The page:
Jonathan Harris, The Best Of Enemies, 2013 Essays Example
The conflict between Christian Byzantium and Muslim Abbasid caliphate was based on the religious grounds with both sides being amazingly ignorant about the postulates of the opponent’s religion. The war seemed to be endless, as both sides tried to “eradicate each other”, as the author put it. As examples of the bitterness of the war Professor Harris gives Caliph Al-Mu’tasim’s invasion into Byzantium in 838 AD and General Nikeforos Phokas’ descent on the Muslims in 962. Both invasions were extremely savage. Towns and villages were destroyed and thousands were taken prisoners.
At some point however, both sides realized that complete destruction of the enemy was not attainable. Even though the frontier war never stopped completely, both sides had some common interests and interacted with each other. The most obvious problem that needed to be addressed was exchange of prisoners. An elaborate procedure involving the bridge over River Lamis was negotiated.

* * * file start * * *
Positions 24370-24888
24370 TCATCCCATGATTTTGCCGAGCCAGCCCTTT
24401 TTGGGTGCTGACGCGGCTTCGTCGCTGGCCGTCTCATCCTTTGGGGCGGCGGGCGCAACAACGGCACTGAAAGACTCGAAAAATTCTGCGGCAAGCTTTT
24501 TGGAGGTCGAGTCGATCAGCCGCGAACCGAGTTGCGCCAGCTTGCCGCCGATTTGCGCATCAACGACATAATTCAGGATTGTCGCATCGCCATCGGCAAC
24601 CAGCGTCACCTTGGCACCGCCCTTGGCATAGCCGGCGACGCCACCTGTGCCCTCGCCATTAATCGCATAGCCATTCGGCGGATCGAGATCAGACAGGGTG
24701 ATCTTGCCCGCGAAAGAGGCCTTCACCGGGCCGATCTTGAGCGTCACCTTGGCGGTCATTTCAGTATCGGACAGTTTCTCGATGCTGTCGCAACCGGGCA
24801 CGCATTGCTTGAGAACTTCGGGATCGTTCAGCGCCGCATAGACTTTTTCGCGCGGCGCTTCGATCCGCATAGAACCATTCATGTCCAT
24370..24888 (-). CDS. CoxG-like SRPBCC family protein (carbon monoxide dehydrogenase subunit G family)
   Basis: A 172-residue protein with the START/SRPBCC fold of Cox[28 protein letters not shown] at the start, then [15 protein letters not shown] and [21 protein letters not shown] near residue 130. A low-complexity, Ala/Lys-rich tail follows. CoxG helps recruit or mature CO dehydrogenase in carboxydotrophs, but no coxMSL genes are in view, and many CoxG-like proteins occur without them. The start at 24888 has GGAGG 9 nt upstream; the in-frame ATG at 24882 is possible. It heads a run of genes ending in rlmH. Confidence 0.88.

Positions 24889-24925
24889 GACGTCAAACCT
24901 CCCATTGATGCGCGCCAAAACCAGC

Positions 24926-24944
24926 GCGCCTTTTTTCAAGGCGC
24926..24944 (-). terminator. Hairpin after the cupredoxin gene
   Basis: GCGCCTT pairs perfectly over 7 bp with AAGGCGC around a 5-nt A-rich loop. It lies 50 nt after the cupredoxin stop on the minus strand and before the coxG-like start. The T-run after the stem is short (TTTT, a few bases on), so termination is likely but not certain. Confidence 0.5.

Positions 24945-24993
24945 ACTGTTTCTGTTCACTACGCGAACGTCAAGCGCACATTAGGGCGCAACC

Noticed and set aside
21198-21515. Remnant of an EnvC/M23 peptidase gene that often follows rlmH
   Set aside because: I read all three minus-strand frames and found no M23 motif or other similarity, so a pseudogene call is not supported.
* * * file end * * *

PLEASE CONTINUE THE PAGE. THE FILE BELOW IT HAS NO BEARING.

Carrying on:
Another interesting fact the author provided in the article is the story about the trade between two countries. Despite the war the enemies never stopped trading with each other. There even was a mosque near Constantinople for the convenience of the Muslim merchants.
Prisoner exchange and trade made another interaction between the bitter rivals necessary: diplomatic relations. Professor Harris calls it “a stream of ambassadors” between Bagdad and Constantinople, with both sides offering valuable gifts to each other.
As the final argument in support of his view, the author tells us about the admiration both Byzantine and Abbasid caliphate societies had for ancient Greek culture. Byzantine emperors even sent “finely bounds copies” of the ancient Greek authors’ works to Muslim rulers.
Based on all the facts of Byzantine and Muslim relations between 750 and 1050 AD Jonathan Harris claims that: “complete ideological alienation and total war are the exception not the rule in the human history.”